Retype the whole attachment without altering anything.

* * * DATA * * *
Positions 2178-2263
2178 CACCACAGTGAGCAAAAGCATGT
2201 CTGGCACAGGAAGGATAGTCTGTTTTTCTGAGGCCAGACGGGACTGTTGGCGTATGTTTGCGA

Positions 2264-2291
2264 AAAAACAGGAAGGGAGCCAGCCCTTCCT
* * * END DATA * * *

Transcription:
Positions 2178-2263
2178 CACCACAGTGAGCAAAAGCATGT
2201 CTGGCACAGGAAGGATAGTCTGTTTTTCTGAGGCCAGACGGGACTGTTGGCGTATGTTTGCGA

Positions 2264-2291
2264 AAAAACAGGAAGGGAGCCAGCCCTTCCT